Not earning

ACC provides injury insurance for everyone – whether they’re earning or not. So if you’re a student, retired, out of work, or unable to work, ACC can still help you. Find out more about how we fund the support and services we can offer you, 24 hours a day.

What are ACC levies?

ACC collects money (called levies) to pay for the help we provide to people who are injured in accidents. They could be compared to insurance premiums.

Levies are paid by different people for different purposes. In general:

  • employers pay levies to the ‘ACC Work Account’, which funds ACC cover for injuries that happen at work
  • employees and self-employed people pay levies to the “ACC Earners’ Account”, which funds ACC cover for injuries that happen to paid employees when they’re away from work (except road crash injuries)
  • motorists pay levies to the ‘ACC Motor Vehicle Account’, which funds ACC cover for people who are injured in accidents involving motor vehicles on New Zealand’s public roads.

People who aren’t in the paid workforce (such as students, beneficiaries, retired people and children) don’t pay any levies themselves. Instead the Government uses general taxation to make a contribution to the ‘ACC Non-Earners’ Account. This funds ACC cover for people in this group.

In addition, funds from the Earners’ and Non-Earners’ Accounts are used to provide ACC cover for personal injury caused by treatment.

You can find out more about the ACC accounts in the How we’re funded section of our website.

Why do levies change?

In setting the levies we charge each year, we have to take into account a whole range of factors, including:

  • the number of claims made in the past, and how many of them we’re still covering
  • the number of claims we expect to receive in the current year – and how much they’ll cost in future years (especially serious injury claims)
  • changes in New Zealand’s population
  • accident, crash and hospitalisation rates and trends
  • the costs of associated products and services, such as medical treatment and rehabilitation aids, including wheelchairs and hearing aids
  • our own financial position, such as the percentage level of funding in each levy Account
  • inflation rates and other economic factors
  • our own operating costs (such as salaries and levy-collection costs).

We also include a ‘funding adjustment’ to allow for any surplus or shortfall in our previous estimates that could affect the current year.

When these things change, levies often have to change too.

What’s the money used for?

The Government’s contribution goes into the ACC Non-Earners’ Account – one of five ACC Accounts that, together, pay for the services we provide for people who are injured in accidents.

The Non-Earners’ Account covers claims for injuries to people who aren’t in the paid workforce, such as students, beneficiaries, retired people and children. Note though that injuries related to motor vehicle accidents on public roads are covered by the Motor Vehicle Account.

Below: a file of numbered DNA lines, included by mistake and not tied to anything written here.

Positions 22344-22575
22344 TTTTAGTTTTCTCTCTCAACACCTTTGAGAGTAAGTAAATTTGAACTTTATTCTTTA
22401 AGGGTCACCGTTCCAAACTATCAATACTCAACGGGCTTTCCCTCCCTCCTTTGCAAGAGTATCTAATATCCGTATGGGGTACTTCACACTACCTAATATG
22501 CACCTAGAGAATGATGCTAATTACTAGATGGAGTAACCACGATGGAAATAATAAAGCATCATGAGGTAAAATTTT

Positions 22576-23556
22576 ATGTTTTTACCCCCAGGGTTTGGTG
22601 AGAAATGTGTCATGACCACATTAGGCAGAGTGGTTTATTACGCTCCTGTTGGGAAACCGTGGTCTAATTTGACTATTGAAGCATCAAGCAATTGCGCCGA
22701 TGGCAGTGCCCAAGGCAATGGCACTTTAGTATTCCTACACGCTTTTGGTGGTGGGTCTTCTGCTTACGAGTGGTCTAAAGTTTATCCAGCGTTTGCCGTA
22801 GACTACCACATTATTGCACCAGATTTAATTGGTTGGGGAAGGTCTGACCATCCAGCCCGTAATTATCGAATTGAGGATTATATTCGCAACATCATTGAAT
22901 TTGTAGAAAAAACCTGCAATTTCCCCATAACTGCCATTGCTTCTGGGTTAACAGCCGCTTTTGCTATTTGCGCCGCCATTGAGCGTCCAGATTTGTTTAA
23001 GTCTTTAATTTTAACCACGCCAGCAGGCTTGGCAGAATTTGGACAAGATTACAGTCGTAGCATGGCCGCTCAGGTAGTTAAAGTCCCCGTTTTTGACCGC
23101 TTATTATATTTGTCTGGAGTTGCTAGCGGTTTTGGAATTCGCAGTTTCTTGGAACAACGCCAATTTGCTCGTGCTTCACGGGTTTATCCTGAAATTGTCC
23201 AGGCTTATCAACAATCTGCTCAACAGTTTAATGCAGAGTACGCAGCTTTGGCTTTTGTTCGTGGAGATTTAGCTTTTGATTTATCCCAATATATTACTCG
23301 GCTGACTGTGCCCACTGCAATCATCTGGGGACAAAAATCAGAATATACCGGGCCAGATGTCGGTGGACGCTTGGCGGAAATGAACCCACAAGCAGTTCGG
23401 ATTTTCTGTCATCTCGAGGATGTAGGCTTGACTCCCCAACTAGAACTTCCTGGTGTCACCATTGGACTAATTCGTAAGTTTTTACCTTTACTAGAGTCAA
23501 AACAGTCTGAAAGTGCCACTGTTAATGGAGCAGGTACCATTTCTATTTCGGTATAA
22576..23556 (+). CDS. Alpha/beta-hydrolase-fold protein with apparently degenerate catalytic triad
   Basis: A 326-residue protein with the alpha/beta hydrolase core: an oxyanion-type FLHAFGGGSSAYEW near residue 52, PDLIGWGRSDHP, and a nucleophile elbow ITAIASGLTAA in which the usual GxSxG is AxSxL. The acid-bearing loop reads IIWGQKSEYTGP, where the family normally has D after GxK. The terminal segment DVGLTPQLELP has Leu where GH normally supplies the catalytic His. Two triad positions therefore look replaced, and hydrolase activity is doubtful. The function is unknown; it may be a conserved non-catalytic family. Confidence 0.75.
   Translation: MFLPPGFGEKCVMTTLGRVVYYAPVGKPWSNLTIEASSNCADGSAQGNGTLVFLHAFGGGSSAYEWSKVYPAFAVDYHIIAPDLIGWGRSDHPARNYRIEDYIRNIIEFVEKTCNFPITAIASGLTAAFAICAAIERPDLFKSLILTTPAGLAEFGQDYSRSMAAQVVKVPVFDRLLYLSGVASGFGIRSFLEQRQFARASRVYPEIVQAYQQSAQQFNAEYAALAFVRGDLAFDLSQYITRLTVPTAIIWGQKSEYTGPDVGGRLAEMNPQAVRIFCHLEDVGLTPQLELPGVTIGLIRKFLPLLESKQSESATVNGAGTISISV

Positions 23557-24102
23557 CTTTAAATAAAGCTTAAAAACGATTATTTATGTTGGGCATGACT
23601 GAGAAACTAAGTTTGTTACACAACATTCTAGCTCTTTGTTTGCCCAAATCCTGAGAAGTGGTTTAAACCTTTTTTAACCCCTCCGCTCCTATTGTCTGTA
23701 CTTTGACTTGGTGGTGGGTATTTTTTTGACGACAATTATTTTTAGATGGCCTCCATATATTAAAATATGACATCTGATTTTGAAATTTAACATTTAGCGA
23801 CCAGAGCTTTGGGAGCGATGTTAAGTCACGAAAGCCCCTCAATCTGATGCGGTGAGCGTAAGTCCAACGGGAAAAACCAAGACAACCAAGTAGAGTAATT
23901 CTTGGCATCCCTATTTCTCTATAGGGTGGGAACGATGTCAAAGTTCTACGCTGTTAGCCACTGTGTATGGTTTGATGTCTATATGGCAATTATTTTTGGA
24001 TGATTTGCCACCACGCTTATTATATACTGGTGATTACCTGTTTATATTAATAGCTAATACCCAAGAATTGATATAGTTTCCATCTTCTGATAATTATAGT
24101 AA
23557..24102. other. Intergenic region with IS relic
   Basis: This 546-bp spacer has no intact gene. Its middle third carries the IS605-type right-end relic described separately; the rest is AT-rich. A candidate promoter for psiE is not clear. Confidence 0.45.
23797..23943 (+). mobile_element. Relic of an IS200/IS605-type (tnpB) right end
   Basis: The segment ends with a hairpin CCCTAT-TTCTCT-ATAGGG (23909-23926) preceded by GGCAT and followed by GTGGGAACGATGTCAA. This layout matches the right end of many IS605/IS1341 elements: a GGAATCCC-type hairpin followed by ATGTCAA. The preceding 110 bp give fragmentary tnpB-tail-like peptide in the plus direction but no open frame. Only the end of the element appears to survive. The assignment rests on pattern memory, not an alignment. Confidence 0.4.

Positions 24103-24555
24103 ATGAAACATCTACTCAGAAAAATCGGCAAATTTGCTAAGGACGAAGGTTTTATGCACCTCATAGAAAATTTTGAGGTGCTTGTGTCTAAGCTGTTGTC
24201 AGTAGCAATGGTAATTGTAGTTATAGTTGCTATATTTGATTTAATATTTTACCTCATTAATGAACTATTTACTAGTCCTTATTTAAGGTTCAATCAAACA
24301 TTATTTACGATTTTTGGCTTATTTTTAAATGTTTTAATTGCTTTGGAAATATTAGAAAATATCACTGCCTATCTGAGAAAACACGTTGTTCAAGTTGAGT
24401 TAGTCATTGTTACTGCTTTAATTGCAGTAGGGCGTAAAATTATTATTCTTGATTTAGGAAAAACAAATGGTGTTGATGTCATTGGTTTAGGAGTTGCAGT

So where does the money go?

We use our funding to pay for:

  • injury prevention programmes, which aim to reduce the incidence and severity of injuries, and therefore the costs to the ACC Scheme
  • medical treatment (covering everything from doctor’s visits to major surgery) for people injured outside work
  • vocational rehabilitation, which aims to help people injured outside work to get back to work or independent lives
  • compensation for people who can’t work because of their injuries (we cover 80% of their annual incomes after the first week)
  • one-off payments to people whose injuries have left them significantly and permanently impaired
  • if someone dies in an accident, help such as funeral grants, survivors’ grants and weekly compensation for their spouse or partner, children and other dependants
  • social rehabilitation services, such as attendant care (for seriously injured people), childcare and help at home
  • social rehabilitation-related aids and appliances, eg wheelchairs and home modifications
  • the costs of managing the ACC Scheme, such as the costs involved in collecting levies.

How can I help reduce the costs of ACC cover?

The best way for you to reduce the levies you pay is to do your bit to reduce the injuries that are happening – on our roads, in our workplaces, homes and during the sports we play. By being safer, and encouraging others to be safer too, you could achieve some amazing results. The more injured people we need to support, the higher the levies.

It’s all about injury prevention – and you can start right now by keeping safe:

Can I have a say about ACC’s levies?

Yes. We review all our levies every year and then make recommendations to the Minister for ACC - but before we make our recommendations to the Minister we invite New Zealanders to provide their feedback and ideas, this is what we call levy consultation. Find out more about the process and what happens next, in our Levy Consultation section.

What should I do if I get injured?

Find out about the first steps to get help when you’ve been injured, what to expect when you make a claim and how cover is decided.

Resolving issues

ACC aims to provide a high standard of customer service at all times. If you’re unhappy about how you have been dealt with or with a decision that has been made, please let us know.

Last updated: 25 June 2014

Last reviewed: 31 March 2015